Syria resorted to the international wheat market on Tuesday for the first time in 15 years to compensate for one of its smallest harvests on record.A commodities official told newswire Reuters the harvest would fall to around two million tonnes this year compared with an earlier estimate of three million tonnes and 4.1 million last year. It would be even less than the 2.5 million tonnes produced in 1999.
As a result, the government's cereal division has issued a tender to buy 120,000 tones of soft wheat of any origin.
Drought and unstable weather hit Syria's harvests in the last two years, undermining the country's role as a food and farm commodities player in the Middle East.
Syria touts food security as a major achievement and the agriculture minister told government newspapers this week that Syria's strategic wheat stocks would last until 2010.
But the country's new import needs underline the economic challenges faced by the Baathist government, which has been under sanctions from Washington since 2004 for supporting anti-US groups in the Middle East.
The sanctions, which were expanded this year, do not ban US agricultural exports to Syria.
The tender document specified delivery into Syria's Tartous or Latakia ports on a cost insurance freight basis (CIF) within a month of opening a letter of credit.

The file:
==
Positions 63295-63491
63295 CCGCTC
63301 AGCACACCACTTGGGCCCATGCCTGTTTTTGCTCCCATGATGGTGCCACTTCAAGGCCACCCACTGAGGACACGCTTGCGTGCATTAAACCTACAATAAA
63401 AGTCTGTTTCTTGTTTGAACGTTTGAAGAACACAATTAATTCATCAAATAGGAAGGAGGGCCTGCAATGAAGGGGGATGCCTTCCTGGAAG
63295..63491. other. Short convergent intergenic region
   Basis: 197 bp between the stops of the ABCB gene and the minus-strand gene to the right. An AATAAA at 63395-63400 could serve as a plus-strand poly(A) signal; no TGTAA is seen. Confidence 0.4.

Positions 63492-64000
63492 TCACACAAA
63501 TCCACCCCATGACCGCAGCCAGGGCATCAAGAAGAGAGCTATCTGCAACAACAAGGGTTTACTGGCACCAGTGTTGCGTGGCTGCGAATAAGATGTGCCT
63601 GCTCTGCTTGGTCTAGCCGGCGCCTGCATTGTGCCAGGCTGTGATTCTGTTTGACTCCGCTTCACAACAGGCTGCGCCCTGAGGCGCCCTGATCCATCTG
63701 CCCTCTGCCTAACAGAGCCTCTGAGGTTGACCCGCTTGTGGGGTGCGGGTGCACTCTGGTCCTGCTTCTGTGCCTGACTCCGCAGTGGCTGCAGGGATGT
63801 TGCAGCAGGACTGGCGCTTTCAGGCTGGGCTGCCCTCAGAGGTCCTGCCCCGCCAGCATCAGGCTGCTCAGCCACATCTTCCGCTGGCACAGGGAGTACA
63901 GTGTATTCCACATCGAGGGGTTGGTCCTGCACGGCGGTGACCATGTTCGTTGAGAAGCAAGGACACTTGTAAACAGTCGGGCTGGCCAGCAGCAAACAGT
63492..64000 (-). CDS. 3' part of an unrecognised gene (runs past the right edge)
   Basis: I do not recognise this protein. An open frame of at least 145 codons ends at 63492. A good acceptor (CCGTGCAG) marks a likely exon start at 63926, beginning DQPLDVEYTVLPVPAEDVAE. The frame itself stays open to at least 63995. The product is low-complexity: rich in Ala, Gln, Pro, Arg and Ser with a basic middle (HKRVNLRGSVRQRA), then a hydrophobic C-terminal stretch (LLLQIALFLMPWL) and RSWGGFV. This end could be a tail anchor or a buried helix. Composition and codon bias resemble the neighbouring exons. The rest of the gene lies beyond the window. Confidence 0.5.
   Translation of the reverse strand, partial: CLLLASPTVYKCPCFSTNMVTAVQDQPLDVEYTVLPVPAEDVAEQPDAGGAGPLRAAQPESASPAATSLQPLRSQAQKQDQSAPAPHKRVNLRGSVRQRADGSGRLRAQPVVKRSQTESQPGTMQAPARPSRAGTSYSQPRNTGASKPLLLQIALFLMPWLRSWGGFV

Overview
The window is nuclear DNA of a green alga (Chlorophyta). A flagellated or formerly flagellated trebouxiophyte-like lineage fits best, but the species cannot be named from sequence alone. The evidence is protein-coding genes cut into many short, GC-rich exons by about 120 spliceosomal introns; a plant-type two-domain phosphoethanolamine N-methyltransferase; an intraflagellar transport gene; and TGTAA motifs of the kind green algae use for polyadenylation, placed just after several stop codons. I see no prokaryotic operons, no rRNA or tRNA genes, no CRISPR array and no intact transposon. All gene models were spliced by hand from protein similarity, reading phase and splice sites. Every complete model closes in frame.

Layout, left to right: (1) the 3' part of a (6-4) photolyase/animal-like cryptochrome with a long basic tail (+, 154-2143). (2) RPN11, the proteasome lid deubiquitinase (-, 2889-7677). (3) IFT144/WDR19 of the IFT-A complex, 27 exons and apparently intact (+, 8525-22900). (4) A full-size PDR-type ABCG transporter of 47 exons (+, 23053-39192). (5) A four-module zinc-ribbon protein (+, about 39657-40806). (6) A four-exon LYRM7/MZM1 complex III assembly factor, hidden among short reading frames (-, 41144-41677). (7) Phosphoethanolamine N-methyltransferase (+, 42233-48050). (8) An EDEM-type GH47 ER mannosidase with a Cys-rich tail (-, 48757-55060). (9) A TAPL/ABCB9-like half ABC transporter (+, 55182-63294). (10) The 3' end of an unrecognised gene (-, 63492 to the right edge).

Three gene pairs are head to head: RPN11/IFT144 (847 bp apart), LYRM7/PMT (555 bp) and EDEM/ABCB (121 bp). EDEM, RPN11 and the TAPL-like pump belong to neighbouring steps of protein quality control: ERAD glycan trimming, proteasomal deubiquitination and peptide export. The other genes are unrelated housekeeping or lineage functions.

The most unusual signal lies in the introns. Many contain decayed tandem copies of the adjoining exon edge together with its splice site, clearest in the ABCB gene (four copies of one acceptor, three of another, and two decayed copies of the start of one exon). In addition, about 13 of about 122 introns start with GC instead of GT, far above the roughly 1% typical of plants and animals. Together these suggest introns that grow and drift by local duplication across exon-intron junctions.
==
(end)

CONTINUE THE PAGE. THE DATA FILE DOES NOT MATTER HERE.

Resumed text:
Traders said Syria needed to inspire confidence among international suppliers about its procurement process.
"The Syrians have specific regulations that could discourage some from taking part in the tender. There are also questions whether they've solved problems in their silos," a trader said.
"Personally I am not sure I will make an offer unless I am certain there will be no surprises," another international trader said.
A Syrian official said government facilities were ready to receive the new volumes and that bread mix needs will determine if other tenders for soft wheat will be issued.
Syrian domestic consumption of wheat is estimated at 3.2-3.5 million tonnes a year. The government relaxed a few months ago restrictions on importing wheat by the private sector.
Wheat imported through private suppliers still has to be inspected by the government's cereal division, which is also in charge of buying for the state and exporting commodities.
Syria stopped exports of wheat after another weak harvest in 2007 but President Bashar Al-Assad made an exception to export 176,000 tonnes to Egypt in exchange for Egyptian rice and 50,000 tonnes of wheat to both Jordan and Yemen.
The sales to Yemen and Jordan were concluded but the barter deal with Egypt was cancelled, market sources familiar with the deals told Reuters.
Syria also received aid from the Abu Dhabi government of at least 190,000 tonnes of wheat during a visit by Al-Assad to the United Arab Emirates earlier this year. It was part of the Emirates' imports and is expected to be soon diverted to Syria.
The Syrian government also issued a tender on Tuesday to sell 50,000 tonnes of surplus stocks of durum wheat. (Reuters)